Researchers develop new raspberry-shaped nanoparticle for precision drug delivery

A newly discovered technique, reported in the journal Nanoscale, offers a low-cost way to enhance the effectiveness of existing drugs.

“If you take sand and heat it to 500 degrees Celsius, nothing changes,” said Bradley Smith, the Emil T. Hofman Professor of Science at the University of Notre Dame. So Smith, who is also the director of Notre Dame’s Integrated Imaging Facility, was puzzled when Canjia Zhai and Cassandra Shaffer, two doctoral students in the Department of Chemistry and Biochemistry who were working in his lab, discovered they had changed the structure of particles of silica — the main component of sand — at 80 degrees Celsius, a temperature similar to that of a cup of coffee.

The discovery happened by accident. The particles were microscopically small — a thousandth the diameter of a human hair. But like their larger counterparts marked “silica gel” in packages attached to new articles of clothing, these particles were porous and could retain a chemical. In this case, that chemical was a blue dye used to detect tumors in mice.

The new dye, which had been developed in Smith’s lab, was taking a long time to enter the narrow pores in the particles. So, to make the molecules move more quickly, Shaffer and Zhai warmed the mixture to just under boiling and left it overnight. When they returned the next day, they could see that the particles had turned blue.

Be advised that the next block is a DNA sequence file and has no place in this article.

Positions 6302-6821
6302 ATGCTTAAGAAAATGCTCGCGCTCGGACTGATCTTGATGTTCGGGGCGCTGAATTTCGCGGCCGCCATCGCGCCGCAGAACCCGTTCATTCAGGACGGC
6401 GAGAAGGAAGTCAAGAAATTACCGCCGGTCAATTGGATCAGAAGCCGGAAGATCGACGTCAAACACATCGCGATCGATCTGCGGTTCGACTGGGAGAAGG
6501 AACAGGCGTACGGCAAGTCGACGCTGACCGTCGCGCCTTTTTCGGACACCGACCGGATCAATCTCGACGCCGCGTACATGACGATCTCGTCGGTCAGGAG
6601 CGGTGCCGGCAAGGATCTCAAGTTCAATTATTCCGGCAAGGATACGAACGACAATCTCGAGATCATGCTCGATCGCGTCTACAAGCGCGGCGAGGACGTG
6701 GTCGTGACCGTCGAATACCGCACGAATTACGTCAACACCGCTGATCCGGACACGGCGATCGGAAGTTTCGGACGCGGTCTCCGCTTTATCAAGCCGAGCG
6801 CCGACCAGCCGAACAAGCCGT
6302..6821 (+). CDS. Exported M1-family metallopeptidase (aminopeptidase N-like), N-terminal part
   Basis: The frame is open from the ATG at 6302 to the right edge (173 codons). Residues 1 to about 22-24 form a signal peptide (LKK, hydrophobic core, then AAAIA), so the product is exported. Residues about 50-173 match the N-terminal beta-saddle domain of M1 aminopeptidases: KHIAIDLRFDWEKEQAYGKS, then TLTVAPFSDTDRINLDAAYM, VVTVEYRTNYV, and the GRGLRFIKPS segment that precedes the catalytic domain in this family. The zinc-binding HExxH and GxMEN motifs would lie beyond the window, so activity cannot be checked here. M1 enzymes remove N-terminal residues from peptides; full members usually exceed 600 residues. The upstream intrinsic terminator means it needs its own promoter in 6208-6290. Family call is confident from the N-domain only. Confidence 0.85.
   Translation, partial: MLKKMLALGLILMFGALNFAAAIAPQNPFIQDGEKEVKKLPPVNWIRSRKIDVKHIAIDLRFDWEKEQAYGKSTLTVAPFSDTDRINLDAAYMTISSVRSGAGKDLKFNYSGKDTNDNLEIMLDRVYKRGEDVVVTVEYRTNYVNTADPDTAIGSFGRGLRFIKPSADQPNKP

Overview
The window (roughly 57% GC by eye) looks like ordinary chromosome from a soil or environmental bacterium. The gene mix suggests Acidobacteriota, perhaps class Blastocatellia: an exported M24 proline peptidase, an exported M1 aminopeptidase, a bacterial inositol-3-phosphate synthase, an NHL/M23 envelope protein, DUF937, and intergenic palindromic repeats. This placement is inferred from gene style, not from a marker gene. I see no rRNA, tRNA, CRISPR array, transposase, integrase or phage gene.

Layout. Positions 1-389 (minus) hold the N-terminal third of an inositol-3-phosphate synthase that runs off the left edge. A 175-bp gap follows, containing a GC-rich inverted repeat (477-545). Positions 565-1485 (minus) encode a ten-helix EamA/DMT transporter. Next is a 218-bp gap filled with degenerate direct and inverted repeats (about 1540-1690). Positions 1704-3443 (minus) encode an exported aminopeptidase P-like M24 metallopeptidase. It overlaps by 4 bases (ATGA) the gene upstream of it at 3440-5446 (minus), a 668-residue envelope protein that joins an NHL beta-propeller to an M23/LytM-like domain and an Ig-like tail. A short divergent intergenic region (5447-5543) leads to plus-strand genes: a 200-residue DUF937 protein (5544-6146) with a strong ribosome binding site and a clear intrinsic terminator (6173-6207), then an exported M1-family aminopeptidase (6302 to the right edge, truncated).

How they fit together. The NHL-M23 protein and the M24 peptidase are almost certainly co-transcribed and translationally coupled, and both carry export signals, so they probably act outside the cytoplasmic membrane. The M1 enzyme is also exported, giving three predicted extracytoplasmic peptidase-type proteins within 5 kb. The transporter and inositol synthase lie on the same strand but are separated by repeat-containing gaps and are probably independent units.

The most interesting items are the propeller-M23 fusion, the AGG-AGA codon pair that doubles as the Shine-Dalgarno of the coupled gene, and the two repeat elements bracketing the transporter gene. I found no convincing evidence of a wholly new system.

To confirm that the dye had fully infused, Shaffer and Zhai enlisted the help of Tatyana Orlova and Maksym Zhukovskyi, microscopy experts at the Notre Dame Integrated Imaging Facility.

Orlova and Zhukovskyi produced high-resolution electron microscopy images that showed that not only had the dye infused, the silica particles themselves had changed shape. The original particles were solitary spheres lightly dotted with pores like the skin of an orange. The new structures were spherical and were composed of smaller dye-filled globules. They also had small openings here and there that revealed a hollow core inside. The overall unit resembled a hollow raspberry.

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